Case Report | Open Access
Fenofibrate Therapy in Carnitine Palmitoyl Transferase Type 2 Deficiency
Bezafibrate therapy has been shown to improve beta-oxidation of fatty acids and to reduce episodes of rhabdomyolysis in patients with carnitine palmitoyltransferase type-2 (CPT2) deficiency. We report the efficacy of fenofibrate in a patient with CPT2 deficiency, in whom beta-oxidation was improved but an episode of rhabdomyolysis nevertheless occurred. This suggests additional methods to avoid rhabdomyolysis in patients with CPT2 deficiency should accompany fibrate therapy, including avoidance of muscular overexertion, dehydration, and heat exposure.
Carnitine palmitoyl transferase type 2 (CPT2) deficiency is a rare autosomal recessive disorder of mitochondrial fatty acid oxidation . It manifests clinically by muscle stiffness, myalgia, exercise intolerance, and episodes of rhabdomyolysis especially after overexertion, heat exposure, viral infection or other intercurrent illness .
In 2009, Bonnefont and colleagues found that bezafibrate therapy restored the capacity for normal fatty acid oxidation in muscle cells from patients with CPT2 deficiency by stimulating the expression of the mutated gene . They described a series of six patients with CPT2 deficiency treated with bezafibrate 200 mg three times daily for a period of 6 months. Bezafibrate therapy resulted in 60–284% improvement in skeletal muscle palmitoyl L-carnitine oxidation levels, 20–93% increase in skeletal muscle CPT2 mRNA, and full correction of the initial defective fatty acid oxidation in myoblasts in vitro. The number of episodes of rhabdomyolysis was reduced from 3–24 per patient over a 6-month period before treatment to 0–6 per patient over a 6-month period after treatment. Levels of creatine kinase (CK) were reduced from a mean of 10,900 IU/L before treatment to 4,700 IU/L after treatment, indicating a reduced rate of muscle damage .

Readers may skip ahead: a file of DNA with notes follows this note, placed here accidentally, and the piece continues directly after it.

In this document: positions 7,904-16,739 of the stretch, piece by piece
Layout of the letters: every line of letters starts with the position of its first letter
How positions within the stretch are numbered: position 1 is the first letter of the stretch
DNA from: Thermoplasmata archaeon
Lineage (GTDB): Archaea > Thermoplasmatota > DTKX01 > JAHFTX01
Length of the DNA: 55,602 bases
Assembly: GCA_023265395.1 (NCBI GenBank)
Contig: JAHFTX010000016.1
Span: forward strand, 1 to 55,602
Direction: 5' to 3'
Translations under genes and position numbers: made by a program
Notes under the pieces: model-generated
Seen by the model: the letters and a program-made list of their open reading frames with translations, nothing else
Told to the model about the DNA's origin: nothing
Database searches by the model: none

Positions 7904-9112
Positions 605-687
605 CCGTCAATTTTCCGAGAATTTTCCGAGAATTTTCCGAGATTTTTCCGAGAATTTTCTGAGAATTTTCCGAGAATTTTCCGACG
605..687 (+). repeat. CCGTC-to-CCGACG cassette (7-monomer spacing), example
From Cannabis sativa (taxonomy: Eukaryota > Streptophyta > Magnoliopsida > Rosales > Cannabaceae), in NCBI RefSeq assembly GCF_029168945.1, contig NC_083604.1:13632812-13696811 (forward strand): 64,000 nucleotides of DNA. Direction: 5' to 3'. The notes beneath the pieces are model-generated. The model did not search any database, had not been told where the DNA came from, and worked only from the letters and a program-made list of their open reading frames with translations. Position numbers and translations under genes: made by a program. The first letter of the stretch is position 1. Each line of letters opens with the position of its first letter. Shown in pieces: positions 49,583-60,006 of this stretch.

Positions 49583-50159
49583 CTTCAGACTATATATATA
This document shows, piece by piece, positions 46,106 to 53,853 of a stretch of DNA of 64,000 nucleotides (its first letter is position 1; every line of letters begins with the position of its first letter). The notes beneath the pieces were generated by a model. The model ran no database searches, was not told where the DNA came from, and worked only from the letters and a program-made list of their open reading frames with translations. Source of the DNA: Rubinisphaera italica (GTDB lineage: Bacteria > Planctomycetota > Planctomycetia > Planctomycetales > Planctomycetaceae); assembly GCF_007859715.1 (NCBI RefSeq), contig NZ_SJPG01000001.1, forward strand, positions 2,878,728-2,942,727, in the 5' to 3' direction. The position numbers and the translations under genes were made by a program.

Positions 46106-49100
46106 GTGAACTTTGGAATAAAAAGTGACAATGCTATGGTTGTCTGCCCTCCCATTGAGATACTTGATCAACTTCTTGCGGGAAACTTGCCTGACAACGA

Unlike gemfibrozil and fenofibrate, bezafibrate is not widely available in many countries, necessitating therapy with the former two agents for patients with dyslipidaemia, the common indication for fibrate use.
In this paper we report the case of a patient with CPT2 deficiency who responded to fenofibrate therapy with regard to improvement in plasma acylcarnitine and lipid levels, as well as improvement in muscle symptoms. While on fibrate therapy, he nevertheless experienced an episode of rhabdomyolysis after heat exposure and a viral infection. As in the experience of Bonnefont et al., fibrate therapy did not completely abolish episodes of rhabdomyolysis in this patient in spite of evidence for improved CPT2 activity. Therefore, it appears that traditional means to prevent rhabdomyolysis in CPT2 deficiency such as avoidance of overexertion and dehydration continue to be required during fibrate therapy for this rare condition.